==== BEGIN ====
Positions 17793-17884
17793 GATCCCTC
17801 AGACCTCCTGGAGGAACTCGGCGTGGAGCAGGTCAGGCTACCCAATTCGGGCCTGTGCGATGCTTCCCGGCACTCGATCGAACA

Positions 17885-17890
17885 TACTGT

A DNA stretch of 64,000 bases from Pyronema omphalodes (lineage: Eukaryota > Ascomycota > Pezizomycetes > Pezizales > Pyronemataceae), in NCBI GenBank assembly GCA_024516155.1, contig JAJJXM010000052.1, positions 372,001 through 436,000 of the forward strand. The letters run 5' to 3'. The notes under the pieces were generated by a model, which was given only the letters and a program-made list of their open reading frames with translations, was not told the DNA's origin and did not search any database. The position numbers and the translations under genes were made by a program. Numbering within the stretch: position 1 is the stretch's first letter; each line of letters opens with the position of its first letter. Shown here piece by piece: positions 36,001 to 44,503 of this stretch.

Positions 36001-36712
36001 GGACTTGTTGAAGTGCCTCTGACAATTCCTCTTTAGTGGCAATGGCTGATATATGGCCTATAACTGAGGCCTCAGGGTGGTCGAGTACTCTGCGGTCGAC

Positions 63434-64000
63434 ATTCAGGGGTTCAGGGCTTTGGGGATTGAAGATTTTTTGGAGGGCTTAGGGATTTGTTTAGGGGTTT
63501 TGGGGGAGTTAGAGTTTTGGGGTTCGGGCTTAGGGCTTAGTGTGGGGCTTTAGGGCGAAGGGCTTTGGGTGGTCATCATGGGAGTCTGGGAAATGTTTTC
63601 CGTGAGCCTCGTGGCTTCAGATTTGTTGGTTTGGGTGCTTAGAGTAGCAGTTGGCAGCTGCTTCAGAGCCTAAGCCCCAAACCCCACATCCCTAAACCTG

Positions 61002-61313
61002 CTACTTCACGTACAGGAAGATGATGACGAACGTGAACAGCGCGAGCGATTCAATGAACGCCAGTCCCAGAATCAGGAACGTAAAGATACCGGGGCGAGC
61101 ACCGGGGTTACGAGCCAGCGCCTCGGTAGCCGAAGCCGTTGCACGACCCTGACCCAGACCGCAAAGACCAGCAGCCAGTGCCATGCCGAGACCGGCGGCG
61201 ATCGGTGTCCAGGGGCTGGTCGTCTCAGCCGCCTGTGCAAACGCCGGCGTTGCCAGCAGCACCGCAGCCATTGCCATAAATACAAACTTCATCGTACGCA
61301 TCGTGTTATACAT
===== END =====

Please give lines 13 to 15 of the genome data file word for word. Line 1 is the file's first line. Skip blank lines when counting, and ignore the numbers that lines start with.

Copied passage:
Positions 61002-61313
61002 CTACTTCACGTACAGGAAGATGATGACGAACGTGAACAGCGCGAGCGATTCAATGAACGCCAGTCCCAGAATCAGGAACGTAAAGATACCGGGGCGAGC
61101 ACCGGGGTTACGAGCCAGCGCCTCGGTAGCCGAAGCCGTTGCACGACCCTGACCCAGACCGCAAAGACCAGCAGCCAGTGCCATGCCGAGACCGGCGGCG